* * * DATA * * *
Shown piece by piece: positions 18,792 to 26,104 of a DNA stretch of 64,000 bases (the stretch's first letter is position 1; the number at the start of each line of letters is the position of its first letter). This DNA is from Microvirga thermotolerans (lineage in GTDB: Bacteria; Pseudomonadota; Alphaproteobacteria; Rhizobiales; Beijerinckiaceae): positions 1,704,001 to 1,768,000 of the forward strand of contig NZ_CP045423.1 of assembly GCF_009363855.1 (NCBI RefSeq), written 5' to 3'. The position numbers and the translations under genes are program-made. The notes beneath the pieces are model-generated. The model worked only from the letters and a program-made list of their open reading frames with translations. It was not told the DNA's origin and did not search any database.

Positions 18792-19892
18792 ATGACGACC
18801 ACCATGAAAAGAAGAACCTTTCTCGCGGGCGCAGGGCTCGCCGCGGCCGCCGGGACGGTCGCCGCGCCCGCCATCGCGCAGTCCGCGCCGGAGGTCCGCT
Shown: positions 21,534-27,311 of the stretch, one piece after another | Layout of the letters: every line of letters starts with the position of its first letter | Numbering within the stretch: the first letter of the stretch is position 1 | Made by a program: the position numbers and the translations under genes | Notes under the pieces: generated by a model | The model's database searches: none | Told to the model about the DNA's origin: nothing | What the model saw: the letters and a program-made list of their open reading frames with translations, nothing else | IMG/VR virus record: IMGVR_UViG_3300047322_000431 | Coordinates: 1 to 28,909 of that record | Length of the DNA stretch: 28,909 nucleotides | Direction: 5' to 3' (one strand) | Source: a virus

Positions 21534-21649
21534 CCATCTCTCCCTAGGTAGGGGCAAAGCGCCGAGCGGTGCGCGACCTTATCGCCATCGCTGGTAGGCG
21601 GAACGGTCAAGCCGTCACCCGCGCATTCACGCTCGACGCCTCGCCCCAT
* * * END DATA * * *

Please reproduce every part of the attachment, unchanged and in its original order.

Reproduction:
Shown piece by piece: positions 18,792 to 26,104 of a DNA stretch of 64,000 bases (the stretch's first letter is position 1; the number at the start of each line of letters is the position of its first letter). This DNA is from Microvirga thermotolerans (lineage in GTDB: Bacteria; Pseudomonadota; Alphaproteobacteria; Rhizobiales; Beijerinckiaceae): positions 1,704,001 to 1,768,000 of the forward strand of contig NZ_CP045423.1 of assembly GCF_009363855.1 (NCBI RefSeq), written 5' to 3'. The position numbers and the translations under genes are program-made. The notes beneath the pieces are model-generated. The model worked only from the letters and a program-made list of their open reading frames with translations. It was not told the DNA's origin and did not search any database.

Positions 18792-19892
18792 ATGACGACC
18801 ACCATGAAAAGAAGAACCTTTCTCGCGGGCGCAGGGCTCGCCGCGGCCGCCGGGACGGTCGCCGCGCCCGCCATCGCGCAGTCCGCGCCGGAGGTCCGCT
Shown: positions 21,534-27,311 of the stretch, one piece after another | Layout of the letters: every line of letters starts with the position of its first letter | Numbering within the stretch: the first letter of the stretch is position 1 | Made by a program: the position numbers and the translations under genes | Notes under the pieces: generated by a model | The model's database searches: none | Told to the model about the DNA's origin: nothing | What the model saw: the letters and a program-made list of their open reading frames with translations, nothing else | IMG/VR virus record: IMGVR_UViG_3300047322_000431 | Coordinates: 1 to 28,909 of that record | Length of the DNA stretch: 28,909 nucleotides | Direction: 5' to 3' (one strand) | Source: a virus

Positions 21534-21649
21534 CCATCTCTCCCTAGGTAGGGGCAAAGCGCCGAGCGGTGCGCGACCTTATCGCCATCGCTGGTAGGCG
21601 GAACGGTCAAGCCGTCACCCGCGCATTCACGCTCGACGCCTCGCCCCAT